wine raspberry

Rubus phoenicolasius Maxim.

U.S. Nativity: Exotic
Habit: Shrub

Synonym(s): Japanese wineberry

Rubus phoenicolasius is a multi-stemmed, spiny, small shrub that invades open areas throughout the eastern United States. The canes have small spines and the entire plant is covered in minute, glandular, reddish hairs. Canes can, under favorable conditions, grow to 9 ft. (2.7 m) in length.
The alternate leaves are compound with three heart-shaped, toothed leaflets. The undersides of the leaflets are silvery-white and very hairy.
Small, white, 5-petaled flowers develop in May-June. The sepals are hairy and longer than the petals, giving the flowers an unopened look.
The fruit (clusters of drupelets) are juicy and bright, shiny red in color. They are about 0.4 in. (1 cm) thick and may have fine hairs. They ripen in June to July.
Ecological Threat
Rubus phoenicolasius invades moist, open areas such as fields, roadsides, forest margins, open forests, and prairies. It reproduces by seed (which are readily dispersed by animals) and root nodes. New plants can grow from the canes touching the ground. It can form extensive, dense thickets that displace native vegetation and restrict light to the ground cover in open areas. Rubus phoenicolasius is native to eastern Asia and was first introduced into the United States in 1890 as breeding stock for new raspberry cultivars.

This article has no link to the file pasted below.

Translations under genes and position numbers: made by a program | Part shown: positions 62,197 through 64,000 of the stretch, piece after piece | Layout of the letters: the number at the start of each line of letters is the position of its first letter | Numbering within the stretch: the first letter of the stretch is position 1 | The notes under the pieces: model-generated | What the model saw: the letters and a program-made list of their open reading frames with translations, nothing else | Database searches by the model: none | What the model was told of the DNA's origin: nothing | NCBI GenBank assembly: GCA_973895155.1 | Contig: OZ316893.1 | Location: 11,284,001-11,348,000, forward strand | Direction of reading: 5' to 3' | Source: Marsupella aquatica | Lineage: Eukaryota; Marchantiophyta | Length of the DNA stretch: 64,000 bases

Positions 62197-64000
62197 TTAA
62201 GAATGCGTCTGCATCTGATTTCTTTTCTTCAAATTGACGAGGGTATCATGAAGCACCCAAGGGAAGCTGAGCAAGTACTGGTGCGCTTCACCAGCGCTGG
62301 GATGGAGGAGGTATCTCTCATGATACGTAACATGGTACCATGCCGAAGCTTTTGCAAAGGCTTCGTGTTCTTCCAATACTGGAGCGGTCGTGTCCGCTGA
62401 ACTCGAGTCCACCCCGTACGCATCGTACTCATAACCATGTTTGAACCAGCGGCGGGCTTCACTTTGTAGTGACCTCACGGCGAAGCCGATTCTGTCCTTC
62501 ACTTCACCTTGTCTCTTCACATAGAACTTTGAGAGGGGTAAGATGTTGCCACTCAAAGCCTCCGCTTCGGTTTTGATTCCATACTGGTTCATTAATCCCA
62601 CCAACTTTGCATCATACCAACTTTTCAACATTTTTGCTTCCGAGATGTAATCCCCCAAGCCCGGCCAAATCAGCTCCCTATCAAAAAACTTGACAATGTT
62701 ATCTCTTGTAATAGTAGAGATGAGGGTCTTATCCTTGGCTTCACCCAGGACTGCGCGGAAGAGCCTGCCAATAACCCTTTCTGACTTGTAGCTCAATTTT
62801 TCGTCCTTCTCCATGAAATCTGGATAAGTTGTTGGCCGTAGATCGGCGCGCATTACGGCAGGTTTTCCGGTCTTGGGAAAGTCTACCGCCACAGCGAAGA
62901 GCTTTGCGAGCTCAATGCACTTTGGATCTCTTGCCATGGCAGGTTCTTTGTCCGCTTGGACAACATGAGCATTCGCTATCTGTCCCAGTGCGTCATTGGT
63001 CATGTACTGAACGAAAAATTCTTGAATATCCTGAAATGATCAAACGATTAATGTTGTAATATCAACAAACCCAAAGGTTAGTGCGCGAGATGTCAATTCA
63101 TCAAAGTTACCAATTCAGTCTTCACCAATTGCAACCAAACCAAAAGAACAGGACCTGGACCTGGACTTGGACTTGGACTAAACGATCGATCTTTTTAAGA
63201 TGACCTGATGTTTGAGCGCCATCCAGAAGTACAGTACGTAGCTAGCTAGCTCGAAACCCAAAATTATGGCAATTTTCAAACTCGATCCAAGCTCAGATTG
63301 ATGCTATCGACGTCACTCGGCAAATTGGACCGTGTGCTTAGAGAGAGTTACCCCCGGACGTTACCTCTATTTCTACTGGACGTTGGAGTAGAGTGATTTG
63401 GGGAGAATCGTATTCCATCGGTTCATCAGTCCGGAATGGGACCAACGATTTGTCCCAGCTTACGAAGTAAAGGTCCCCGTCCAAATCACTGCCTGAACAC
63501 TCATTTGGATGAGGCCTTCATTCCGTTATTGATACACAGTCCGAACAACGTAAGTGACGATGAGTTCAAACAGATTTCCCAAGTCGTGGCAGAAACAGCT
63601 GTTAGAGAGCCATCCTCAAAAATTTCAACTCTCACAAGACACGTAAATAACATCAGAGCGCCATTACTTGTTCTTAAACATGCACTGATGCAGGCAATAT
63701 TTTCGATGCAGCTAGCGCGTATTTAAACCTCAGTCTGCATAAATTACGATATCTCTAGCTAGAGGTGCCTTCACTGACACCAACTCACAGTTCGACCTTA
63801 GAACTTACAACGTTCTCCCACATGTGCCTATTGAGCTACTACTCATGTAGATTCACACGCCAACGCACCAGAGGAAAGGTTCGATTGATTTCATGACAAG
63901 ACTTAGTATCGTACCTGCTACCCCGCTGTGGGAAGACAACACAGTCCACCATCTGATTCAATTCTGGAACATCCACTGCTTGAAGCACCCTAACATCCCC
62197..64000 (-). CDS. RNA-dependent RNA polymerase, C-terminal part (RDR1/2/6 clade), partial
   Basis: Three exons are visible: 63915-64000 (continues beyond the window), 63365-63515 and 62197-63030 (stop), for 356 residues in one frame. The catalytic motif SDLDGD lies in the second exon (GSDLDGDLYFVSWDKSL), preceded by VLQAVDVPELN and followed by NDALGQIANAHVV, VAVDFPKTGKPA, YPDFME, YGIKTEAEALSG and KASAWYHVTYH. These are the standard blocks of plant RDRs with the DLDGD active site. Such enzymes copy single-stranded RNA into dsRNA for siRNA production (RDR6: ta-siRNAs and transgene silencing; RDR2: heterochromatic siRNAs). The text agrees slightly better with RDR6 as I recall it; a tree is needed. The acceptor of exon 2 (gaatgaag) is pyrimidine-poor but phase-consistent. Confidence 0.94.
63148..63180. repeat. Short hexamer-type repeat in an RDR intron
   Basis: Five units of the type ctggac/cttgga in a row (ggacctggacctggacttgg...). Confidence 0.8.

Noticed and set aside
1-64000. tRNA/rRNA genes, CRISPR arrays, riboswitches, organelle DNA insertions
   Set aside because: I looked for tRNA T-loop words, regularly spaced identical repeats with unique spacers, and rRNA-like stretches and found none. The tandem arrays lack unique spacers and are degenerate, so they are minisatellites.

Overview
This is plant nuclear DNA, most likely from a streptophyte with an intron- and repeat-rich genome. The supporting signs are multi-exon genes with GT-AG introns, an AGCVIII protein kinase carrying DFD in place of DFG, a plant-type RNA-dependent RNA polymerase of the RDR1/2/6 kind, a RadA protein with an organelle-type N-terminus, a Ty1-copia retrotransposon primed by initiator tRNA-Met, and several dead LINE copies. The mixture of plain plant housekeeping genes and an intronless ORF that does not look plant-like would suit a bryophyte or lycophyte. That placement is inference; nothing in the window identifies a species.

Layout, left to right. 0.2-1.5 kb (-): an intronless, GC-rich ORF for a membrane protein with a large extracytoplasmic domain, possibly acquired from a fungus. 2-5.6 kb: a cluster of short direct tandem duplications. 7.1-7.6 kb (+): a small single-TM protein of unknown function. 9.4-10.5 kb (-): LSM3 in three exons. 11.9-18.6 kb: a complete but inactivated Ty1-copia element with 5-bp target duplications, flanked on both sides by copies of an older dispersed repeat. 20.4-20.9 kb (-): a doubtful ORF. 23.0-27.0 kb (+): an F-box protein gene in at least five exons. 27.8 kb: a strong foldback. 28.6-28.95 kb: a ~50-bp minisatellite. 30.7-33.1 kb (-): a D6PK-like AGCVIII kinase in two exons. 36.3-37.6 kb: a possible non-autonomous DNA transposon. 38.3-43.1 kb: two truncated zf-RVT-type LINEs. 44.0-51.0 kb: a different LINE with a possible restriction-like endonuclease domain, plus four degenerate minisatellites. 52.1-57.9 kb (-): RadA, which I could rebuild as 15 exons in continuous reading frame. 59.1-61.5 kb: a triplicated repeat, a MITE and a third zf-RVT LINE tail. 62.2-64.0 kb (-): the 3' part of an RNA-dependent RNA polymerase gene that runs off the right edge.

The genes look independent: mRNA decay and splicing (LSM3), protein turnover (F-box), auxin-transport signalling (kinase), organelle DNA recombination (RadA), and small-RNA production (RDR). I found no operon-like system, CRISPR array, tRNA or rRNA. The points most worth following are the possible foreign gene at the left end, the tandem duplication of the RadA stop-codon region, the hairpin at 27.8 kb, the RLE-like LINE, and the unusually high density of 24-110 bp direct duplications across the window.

Identification, Biology, Control and Management Resources

Weeds Gone Wild: Alien Plant Invaders of Natural Areas - Plant Conservation Alliance
Invasive Plant Atlas of New England - University of Connecticut
Weed of the Week - USDA Forest Service
Plant Invaders of Mid-Atlantic Natural Areas - National Park Service and U.S. Fish and Wildlife Service